Deploying Applications to Kubernetes from your CI Pipeline

Ketch for Kubernetes

Deploying Applications to Kubernetes from your CI Pipeline:

Now that we know the advantages of leveraging Ketch over other tools such as Helm to simplify deploying applications to Kubernetes (BLOG: Helm vs. Ketch when Deploying Applications), a good next step is for us to understand how we can tie Ketch to our CI pipeline and have an automated deployment process. For this example, we will leverage Ketch, GitHub Actions, and a Kubernetes cluster on Google Kubernetes Engine (GKE).

GitHub Actions are event-driven, meaning that you can run a  series of commands after a specified event has occurred, which is excellent when automating your application deployment with Ketch as you can leverage Ketch across the different steps of your application deployment lifecycle.

For this example, we assume you already have:

Here is what we will deliver as part of this post:

GitHub: We will leverage the same podinfo application we used in our previous post. As explained before, we removed all code and files related to Helm Chart and Kustomize from the original podinfo application source code as Ketch won’t need those to deploy the application. The source code can be found here:

GitHub Actions: We will leverage GitHub actions for:

  • Building our image based on the Dockerfile provided as part of the source code.
  • Pushing the built image to Google Container Registry
  • Creating a Ketch pool
  • Creating and deploying our podinfo application

GKE: Even though you can use Ketch with pretty much any available Kubernetes provider, for this example, we will use Google’s Kubernetes Engine.

GitHub Secrets

We will use the gcloud CLI to fetch the kubeconfig from our GKE cluster, where we will deploy our podinfo application. To store the information required to create the cluster config and deploy our application to our cluster, we will use GitHub Secrets.

Let’s create our secrets! To get started, go to the “Settings” tab in your project and click “Secrets” in the sidebar. Click on “New repository secret.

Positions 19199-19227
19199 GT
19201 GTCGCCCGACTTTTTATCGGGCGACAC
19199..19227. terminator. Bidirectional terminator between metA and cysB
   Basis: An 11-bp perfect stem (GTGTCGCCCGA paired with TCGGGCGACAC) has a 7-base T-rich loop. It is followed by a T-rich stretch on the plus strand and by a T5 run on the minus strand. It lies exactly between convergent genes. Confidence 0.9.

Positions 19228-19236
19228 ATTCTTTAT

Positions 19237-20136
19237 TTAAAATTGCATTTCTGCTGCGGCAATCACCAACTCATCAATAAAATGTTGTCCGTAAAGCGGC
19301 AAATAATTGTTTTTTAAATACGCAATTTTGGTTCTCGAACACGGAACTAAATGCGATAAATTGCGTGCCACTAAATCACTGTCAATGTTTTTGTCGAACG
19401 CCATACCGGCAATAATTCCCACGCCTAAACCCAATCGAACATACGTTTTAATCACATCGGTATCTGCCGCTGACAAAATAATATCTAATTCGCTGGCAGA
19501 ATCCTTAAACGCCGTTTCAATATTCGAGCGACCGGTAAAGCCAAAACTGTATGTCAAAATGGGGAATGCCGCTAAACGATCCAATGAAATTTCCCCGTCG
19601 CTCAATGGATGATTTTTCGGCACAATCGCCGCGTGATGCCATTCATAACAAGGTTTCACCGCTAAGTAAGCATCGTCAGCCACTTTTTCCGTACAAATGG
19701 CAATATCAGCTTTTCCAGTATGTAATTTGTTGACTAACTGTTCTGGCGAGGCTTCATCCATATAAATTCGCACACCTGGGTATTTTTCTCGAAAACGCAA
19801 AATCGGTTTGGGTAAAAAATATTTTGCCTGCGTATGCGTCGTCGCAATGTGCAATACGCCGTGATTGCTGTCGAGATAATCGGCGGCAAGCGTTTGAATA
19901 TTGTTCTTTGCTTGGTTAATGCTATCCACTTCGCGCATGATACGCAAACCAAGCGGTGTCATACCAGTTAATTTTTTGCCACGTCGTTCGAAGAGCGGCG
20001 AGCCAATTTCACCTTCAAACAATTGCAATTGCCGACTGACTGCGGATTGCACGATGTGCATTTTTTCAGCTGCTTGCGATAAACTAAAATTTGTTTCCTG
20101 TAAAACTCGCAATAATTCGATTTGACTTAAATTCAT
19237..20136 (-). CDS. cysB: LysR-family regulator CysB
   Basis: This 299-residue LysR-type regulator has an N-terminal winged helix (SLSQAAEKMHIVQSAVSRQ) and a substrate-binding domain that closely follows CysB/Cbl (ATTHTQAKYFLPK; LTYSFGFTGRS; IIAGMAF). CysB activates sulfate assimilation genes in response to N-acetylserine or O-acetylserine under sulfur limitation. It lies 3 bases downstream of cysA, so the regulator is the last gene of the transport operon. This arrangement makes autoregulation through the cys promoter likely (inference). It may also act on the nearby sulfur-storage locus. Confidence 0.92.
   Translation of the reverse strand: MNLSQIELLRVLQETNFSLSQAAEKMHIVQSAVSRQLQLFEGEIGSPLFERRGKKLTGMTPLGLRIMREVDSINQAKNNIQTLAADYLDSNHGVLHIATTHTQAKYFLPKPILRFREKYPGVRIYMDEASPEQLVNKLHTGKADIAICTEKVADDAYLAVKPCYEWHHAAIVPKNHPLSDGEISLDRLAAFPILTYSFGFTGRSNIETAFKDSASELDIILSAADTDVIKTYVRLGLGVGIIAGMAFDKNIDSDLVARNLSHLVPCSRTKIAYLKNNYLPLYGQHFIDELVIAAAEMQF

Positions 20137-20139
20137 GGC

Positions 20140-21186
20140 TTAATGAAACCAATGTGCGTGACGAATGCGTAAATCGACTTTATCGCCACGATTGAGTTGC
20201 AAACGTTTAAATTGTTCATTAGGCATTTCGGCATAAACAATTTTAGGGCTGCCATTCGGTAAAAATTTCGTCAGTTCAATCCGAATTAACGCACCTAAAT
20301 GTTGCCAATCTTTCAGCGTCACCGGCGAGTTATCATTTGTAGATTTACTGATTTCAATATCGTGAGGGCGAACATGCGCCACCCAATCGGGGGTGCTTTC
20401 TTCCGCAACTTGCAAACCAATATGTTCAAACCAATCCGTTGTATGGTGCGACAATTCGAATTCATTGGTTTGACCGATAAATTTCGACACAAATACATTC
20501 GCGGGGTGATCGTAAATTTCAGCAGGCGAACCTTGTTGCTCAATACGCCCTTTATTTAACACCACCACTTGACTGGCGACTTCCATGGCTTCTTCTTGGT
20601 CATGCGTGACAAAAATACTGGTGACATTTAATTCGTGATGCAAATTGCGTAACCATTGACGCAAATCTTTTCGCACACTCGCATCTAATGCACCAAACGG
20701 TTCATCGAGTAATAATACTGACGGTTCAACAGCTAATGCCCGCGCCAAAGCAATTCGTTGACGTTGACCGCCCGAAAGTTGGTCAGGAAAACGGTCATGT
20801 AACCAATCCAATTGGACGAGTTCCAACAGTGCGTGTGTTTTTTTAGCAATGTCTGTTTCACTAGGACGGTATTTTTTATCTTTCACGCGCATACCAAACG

Deploying Applications to Kubernetes

You will need to create the following secrets:

  • GKE_PROJECT: The name of your project where your GKE cluster is located in your Google cloud account
  • GKE_SA_KEY: The service account used for the project with the Base64 encoded JSON service account key. More info available on 
  • KETCH_APP: The name of the application we want Ketch to use when deploying our podinfo application
  • KETCH_INGRESS_SP: The ingress service endpoint that should be used by Ketch when creating the pool so Ketch can automatically provision an endpoint for our podinfo application during the deployment
  • KETCH_POOL: The name of the pool we want Ketch to create to deploy our application. Not that Ketch will create a namespace in your cluster called ketch-poolname. If you want Ketch to use an existing namespace in your cluster, in addition to setting up this secret, you need to add the –namespace flag in the CI pipeline configuration.

Using the GitHub secrets in your workflow is relatively straightforward. Each secret gets added as an environment variable prefixed with “secrets”, which means we can easily use them when creating our config file.

Pipeline Settings

branches: [ main ]
branches: [ main ]

PROJECT_ID: ${{ secrets.GKE_PROJECT }}
GKE_CLUSTER: ketch # TODO: update to cluster name
GKE_ZONE: us-west1-a # TODO: update to cluster zone
DEPLOYMENT_NAME: ketch-test # TODO: update to deployment name
IMAGE: static-site

In this example, we will use our actions when there are either push or pull requests on our “main” branch. Our pipeline config file is stored inside .github/workflows directory, using a file called gke.yml